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Can Australian horticulture survive and meet the global challenge?

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George, A.P., Broadley, R.H. and Nissen, R.J. (2005) Can Australian horticulture survive and meet the global challenge? Acta Horticulturae, 694 . pp. 289-294. ISSN 0567-7572

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Article Link: https://doi.org/10.17660/ActaHortic.2005.694.47


Globalisation is having a major impact on the performance of Australian horticulture. Australia is highly vulnerable to cheap imports of many fresh and processed fruit and vegetable commodities. New and emerging crops may become increasingly important. Particularly threatened will be commodities that can be produced and/or stored all year round eg banana, apple, and pineapple. New post-harvest storage and disinfestation techniques will exacerbate the problem. Imports from developing countries such as China, Chile and Brazil are cheaper because of their low costs of production. For example, labour costs in rural regions of China are about A$2 per day and a tray of stonefruit costs about A$3 to produce. Lower farm gates prices for Australian farmers are also being driven by consolidation in major Australian retail supermarket chains due to increasing pressure from international competitors. Farm share of the retail price has dropped from about 30% in the 1980s to less than 15-20% in 2003. Due to increasing costs of production, and falling or static returns, Australian farms are being forced to amalgamate to achieve economies of scale and to improve their efficiency of production. For example the number of potato farmers in the Fassifern Valley of Queensland has fallen from 480 to 50 in the past five years, while overall production has not changed. This trend is also well documented in the USA. Whilst globalisation poses a major threat, Australia also has opportunities to increase exports of counter-seasonal commodities such as low chill stonefruit, lychee, custard apple and sweet persimmon to Asia, where populations are becoming increasingly urbanised, and disposable incomes are increasing rapidly. Australian industries must become more organised, co-operative and competitive to access these markets. We suggest that this can be achieved through the formation of larger export clusters and companies, standardized packaging and QA systems, and an internationally recognised brand name e.g. Oz Brand. We discuss new strategies to improve the survival and competitiveness of Australian fruit and vegetable industries.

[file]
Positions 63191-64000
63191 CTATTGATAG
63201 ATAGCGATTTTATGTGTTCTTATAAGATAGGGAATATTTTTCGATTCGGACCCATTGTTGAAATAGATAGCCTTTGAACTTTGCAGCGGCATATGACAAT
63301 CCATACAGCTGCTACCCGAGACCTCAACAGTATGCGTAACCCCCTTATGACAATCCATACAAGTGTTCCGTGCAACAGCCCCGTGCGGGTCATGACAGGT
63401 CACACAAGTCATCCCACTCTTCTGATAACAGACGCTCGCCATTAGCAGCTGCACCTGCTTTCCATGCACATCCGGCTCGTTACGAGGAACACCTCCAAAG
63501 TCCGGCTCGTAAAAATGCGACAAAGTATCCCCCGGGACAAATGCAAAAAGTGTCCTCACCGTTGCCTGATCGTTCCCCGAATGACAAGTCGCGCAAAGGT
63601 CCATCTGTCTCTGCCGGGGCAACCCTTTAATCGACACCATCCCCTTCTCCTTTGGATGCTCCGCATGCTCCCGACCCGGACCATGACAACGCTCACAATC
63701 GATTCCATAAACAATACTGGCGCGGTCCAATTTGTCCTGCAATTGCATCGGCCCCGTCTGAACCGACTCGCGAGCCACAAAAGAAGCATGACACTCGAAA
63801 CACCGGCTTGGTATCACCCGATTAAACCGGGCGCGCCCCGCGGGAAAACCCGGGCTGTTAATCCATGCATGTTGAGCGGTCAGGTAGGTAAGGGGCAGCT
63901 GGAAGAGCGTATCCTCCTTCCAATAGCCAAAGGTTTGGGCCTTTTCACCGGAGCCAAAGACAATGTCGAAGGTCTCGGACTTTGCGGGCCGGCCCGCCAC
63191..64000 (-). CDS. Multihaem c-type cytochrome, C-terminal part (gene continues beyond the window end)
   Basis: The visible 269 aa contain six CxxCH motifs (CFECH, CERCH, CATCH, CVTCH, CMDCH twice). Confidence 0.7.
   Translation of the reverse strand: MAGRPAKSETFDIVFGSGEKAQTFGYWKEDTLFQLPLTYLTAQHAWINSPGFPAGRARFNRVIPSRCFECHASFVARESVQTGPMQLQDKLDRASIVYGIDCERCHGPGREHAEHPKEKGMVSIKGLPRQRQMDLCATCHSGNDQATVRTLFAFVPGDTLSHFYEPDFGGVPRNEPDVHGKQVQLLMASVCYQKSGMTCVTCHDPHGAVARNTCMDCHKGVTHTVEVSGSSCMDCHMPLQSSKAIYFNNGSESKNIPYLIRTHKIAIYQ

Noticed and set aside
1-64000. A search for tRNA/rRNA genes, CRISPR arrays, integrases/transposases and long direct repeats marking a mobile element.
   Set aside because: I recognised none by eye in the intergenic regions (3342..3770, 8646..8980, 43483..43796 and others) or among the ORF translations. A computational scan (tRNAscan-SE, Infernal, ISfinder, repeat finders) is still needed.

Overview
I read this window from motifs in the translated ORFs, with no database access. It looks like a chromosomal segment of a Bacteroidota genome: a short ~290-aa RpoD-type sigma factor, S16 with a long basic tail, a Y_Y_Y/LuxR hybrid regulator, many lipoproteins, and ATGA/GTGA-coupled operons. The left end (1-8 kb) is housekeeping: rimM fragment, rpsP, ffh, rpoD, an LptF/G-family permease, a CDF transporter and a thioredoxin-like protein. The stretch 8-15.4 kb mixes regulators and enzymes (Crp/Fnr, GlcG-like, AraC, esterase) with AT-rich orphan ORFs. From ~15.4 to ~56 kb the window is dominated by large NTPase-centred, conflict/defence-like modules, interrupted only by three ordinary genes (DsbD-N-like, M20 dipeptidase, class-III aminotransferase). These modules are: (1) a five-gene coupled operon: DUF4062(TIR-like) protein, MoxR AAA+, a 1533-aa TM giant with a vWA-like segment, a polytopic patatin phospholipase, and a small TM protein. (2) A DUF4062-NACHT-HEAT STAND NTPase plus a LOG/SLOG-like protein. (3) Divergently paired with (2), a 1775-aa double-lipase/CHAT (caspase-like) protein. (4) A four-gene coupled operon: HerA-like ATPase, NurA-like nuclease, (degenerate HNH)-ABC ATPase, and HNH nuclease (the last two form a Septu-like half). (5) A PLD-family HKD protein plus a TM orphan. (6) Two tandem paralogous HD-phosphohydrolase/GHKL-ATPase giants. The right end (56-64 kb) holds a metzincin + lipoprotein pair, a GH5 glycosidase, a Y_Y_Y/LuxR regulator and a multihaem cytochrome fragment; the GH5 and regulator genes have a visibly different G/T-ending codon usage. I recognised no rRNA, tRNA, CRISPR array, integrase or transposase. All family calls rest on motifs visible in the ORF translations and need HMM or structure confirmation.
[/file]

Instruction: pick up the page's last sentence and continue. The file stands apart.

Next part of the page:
Item Type:Article
Subjects:Plant culture > Horticulture. Horticultural crops
Agriculture > By region or country > Australia
Live Archive:04 Feb 2024 22:38
Last Modified:04 Feb 2024 22:38

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